Dressed To Kill

A house wife (Angie Dickinson) trapped in a sexually unfulfilling marriage, finds herself yearning for an affair and confesses as much to her psychiatrist (Michael Caine).  However following a chance encounter at an art gallery that leads to a one night stand, the housewife is brutally murdered.  A hooker (Nancy Allen) turns out to be the only witness.

A very of-it’s-time experience initially, with some explicit nudity and rather awkwardly handled sex making early scenes resemble a porn film.  However once the killer strikes things shift into gear dramatically and De Palma’s cinematic flair spreads it’s wings.  This is another movie that is visually captivating and often ingenious … a stand out art gallery sequence and a tense subway scene both showcasing a director at the top of his game.  Add to this a murder-mystery plot that twists and turns wonderfully and even when you discover who the killer is, re-watching certain scenes reveal clever little details and clues.  The acting is mostly adequate with even Michael Cain proving limited and at times a bit wooden … although Nancy Allen proves much more enjoyable.  However like the Giallo the movie tips it’s hat to; acting and performances aren’t the big draw, more so tension and style and well, the occasional bloody murder.  The movie lacks the body-count of a fully fledged Italian thriller, and retains it’s own quirks, with the inclusion of a geeky science student (Keith Gordon) and a stereotypical Police chief (Dennis Franz).  As a package though this delivers a gripping narrative with some genuinely impressive sequences, worthy of it’s legacy.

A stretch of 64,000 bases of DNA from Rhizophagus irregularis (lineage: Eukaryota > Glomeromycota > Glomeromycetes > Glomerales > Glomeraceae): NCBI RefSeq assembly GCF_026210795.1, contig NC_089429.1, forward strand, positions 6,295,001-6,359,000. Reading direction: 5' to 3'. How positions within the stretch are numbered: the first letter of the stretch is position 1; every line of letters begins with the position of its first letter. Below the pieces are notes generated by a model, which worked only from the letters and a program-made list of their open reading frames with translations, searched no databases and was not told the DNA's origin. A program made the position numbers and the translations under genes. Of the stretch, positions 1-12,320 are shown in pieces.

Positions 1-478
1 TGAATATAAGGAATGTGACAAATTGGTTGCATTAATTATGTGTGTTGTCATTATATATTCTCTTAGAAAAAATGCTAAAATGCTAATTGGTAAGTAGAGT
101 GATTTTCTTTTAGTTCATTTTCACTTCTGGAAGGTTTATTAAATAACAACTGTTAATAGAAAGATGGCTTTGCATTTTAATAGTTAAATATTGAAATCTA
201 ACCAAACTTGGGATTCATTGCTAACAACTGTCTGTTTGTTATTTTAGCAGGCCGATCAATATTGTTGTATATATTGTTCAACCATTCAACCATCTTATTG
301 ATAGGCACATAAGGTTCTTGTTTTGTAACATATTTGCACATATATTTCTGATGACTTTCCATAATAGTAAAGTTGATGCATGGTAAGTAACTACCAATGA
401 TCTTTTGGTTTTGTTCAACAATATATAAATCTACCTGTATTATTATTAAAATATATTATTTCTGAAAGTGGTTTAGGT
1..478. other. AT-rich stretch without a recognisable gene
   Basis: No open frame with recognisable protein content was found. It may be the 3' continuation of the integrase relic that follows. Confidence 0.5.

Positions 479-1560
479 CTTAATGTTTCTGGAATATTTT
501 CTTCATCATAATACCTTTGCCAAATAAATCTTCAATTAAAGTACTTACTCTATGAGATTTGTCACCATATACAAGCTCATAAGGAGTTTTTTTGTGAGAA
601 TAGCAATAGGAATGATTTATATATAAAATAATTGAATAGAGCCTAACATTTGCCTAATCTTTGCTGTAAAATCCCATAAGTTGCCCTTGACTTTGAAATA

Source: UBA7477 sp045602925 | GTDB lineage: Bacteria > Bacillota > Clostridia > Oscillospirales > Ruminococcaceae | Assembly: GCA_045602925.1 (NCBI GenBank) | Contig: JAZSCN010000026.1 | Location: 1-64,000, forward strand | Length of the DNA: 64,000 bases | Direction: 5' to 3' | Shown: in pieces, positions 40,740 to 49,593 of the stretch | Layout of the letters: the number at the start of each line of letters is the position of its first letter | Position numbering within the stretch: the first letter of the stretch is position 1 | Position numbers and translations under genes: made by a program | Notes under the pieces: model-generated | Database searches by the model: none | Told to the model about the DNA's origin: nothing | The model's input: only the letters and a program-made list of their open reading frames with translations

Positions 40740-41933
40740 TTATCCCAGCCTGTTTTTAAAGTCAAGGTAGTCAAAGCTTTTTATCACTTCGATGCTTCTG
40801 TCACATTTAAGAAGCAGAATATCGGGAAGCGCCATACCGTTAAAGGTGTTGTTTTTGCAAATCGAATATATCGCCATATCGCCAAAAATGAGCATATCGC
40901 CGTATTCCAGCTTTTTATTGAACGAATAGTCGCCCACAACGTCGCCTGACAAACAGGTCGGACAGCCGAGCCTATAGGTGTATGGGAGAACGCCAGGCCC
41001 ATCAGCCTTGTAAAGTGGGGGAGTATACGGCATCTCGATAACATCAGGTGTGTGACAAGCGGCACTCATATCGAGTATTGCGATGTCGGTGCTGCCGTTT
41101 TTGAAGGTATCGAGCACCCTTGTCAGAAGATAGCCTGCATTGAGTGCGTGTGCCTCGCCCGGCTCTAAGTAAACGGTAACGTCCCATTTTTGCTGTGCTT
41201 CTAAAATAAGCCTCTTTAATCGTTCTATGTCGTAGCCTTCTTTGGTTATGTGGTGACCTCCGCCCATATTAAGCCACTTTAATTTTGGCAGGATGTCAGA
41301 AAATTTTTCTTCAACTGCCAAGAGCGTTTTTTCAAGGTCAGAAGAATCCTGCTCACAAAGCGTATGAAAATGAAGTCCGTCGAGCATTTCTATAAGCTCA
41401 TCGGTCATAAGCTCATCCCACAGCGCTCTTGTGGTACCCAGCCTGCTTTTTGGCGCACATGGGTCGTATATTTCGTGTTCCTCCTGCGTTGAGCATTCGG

Blu-rayThe Blu-ray from Arrow Video boasts a rather soft-focus but otherwise clean image.  Colours are rather muted and overall it’s simply acceptable with no real ‘wow’ factor.  More note-worthy is the sound, with a dramatic, perfectly implemented orchestral score and crisp dialogue, both in stereo and a punchy 5.1 HD Master Audio.  I should add that the movie is uncut for the first time in the UK.  Extras are plentiful with several featurettes, including a detailed making of as well as a photo gallery.  There’s also a detailed booklet included that covers the director’s influences and an analysis of the movie by critic Maitland McDonagh.  Again no commentary from De Palma which would have been great but as it stands this is decent treatment for a somewhat forgotten classic.

Verdict:

(the movie)  4 /5

(the Blu-ray)  3.5 /5